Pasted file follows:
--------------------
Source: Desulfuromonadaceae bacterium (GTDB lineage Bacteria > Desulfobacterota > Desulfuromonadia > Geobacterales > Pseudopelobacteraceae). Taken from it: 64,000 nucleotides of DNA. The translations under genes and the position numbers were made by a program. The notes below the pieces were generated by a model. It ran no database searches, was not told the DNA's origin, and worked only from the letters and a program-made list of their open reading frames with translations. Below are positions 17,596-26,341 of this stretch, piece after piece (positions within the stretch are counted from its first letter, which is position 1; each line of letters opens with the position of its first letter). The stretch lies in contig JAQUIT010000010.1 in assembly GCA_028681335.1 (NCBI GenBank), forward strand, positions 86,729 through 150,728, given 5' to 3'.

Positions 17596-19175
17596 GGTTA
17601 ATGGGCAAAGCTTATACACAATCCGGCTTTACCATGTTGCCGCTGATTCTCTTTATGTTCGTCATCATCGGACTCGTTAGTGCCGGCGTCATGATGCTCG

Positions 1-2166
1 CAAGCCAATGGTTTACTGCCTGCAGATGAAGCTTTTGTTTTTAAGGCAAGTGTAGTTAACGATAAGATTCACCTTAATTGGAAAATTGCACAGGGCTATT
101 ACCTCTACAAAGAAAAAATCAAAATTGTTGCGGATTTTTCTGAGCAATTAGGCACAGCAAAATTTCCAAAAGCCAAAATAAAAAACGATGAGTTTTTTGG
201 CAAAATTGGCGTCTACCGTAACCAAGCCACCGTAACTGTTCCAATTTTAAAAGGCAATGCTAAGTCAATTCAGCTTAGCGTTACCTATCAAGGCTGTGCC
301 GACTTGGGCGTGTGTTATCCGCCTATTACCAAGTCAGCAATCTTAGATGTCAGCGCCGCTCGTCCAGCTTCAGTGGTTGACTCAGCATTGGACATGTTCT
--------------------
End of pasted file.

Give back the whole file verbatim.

Source: Desulfuromonadaceae bacterium (GTDB lineage Bacteria > Desulfobacterota > Desulfuromonadia > Geobacterales > Pseudopelobacteraceae). Taken from it: 64,000 nucleotides of DNA. The translations under genes and the position numbers were made by a program. The notes below the pieces were generated by a model. It ran no database searches, was not told the DNA's origin, and worked only from the letters and a program-made list of their open reading frames with translations. Below are positions 17,596-26,341 of this stretch, piece after piece (positions within the stretch are counted from its first letter, which is position 1; each line of letters opens with the position of its first letter). The stretch lies in contig JAQUIT010000010.1 in assembly GCA_028681335.1 (NCBI GenBank), forward strand, positions 86,729 through 150,728, given 5' to 3'.

Positions 17596-19175
17596 GGTTA
17601 ATGGGCAAAGCTTATACACAATCCGGCTTTACCATGTTGCCGCTGATTCTCTTTATGTTCGTCATCATCGGACTCGTTAGTGCCGGCGTCATGATGCTCG

Positions 1-2166
1 CAAGCCAATGGTTTACTGCCTGCAGATGAAGCTTTTGTTTTTAAGGCAAGTGTAGTTAACGATAAGATTCACCTTAATTGGAAAATTGCACAGGGCTATT
101 ACCTCTACAAAGAAAAAATCAAAATTGTTGCGGATTTTTCTGAGCAATTAGGCACAGCAAAATTTCCAAAAGCCAAAATAAAAAACGATGAGTTTTTTGG
201 CAAAATTGGCGTCTACCGTAACCAAGCCACCGTAACTGTTCCAATTTTAAAAGGCAATGCTAAGTCAATTCAGCTTAGCGTTACCTATCAAGGCTGTGCC
301 GACTTGGGCGTGTGTTATCCGCCTATTACCAAGTCAGCAATCTTAGATGTCAGCGCCGCTCGTCCAGCTTCAGTGGTTGACTCAGCATTGGACATGTTCT